Regulatory Tracker

Implementation of 2015 Ozone National Ambient Air Quality Standards (NAAQS)

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On this page we track EPA’s implementation of the 2015 ozone standards, EPA’s attainment designations, and challenges to those determinations. For information on EPA’s National Ambient Air Quality Standards (NAAQS) scientific review and approval process read our NAAQS Regulatory Tracker page here. To follow EPA’s work on the Ozone NAAQS, see our Ozone NAAQS Regulatory Tracker page here and for information on the particulate matter (PM) NAAQS, see our PM NAAQS Regulatory Tracker page here. Click here for our Air Transport – Cross-State Air Pollution Rule / Good Neighbor Rule, Section 126 Petitions, and Section 184 Ozone Transportation Commission Petition page.

Quick Take

EPA under the Trump administration delayed implementation of the 2015 ozone National Ambient Air Quality Standards (NAAQS) and also designated high emission areas as in attainment with the standards. Under legal pressure from environmental groups due to these missed statutory deadlines and baseless attainment findings, EPA under the Biden administration is working to implement the 2015 ozone NAAQS by making compliance determinations and is also facing legal challenges to those attainment and nonattainment designations.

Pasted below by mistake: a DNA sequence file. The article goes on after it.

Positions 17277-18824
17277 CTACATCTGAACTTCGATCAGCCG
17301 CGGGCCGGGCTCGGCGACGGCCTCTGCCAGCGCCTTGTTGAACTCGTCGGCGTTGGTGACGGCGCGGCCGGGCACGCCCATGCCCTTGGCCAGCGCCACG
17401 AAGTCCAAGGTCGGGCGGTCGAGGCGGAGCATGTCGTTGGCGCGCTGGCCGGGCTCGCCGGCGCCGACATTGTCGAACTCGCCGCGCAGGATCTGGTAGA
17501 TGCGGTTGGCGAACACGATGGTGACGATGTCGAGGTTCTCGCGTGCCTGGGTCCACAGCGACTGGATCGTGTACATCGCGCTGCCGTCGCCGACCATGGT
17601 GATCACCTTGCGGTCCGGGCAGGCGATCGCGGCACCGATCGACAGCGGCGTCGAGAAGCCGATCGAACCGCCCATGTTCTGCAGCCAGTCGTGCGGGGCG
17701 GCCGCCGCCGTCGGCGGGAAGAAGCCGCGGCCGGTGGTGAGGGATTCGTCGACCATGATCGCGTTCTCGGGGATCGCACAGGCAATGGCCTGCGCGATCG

Why it Matters

Section 109 of the Clean Air Act (CAA) requires EPA to review existing NAAQS and make appropriate revisions every five years to provide requisite protection of public health and welfare. The Obama Administration finalized more stringent CAA NAAQS for ozone in 2015, which were set to take effect October 1, 2017. This action triggered EPA’s obligation to designate attainment areas as either meeting the new standards (in attainment) or failing to meet them (non-attainment). Section 110 of the CAA requires states to develop state implementation plans (SIPs) that provide for the attainment and maintenance of such standards and submit them to EPA for approval.

Current Status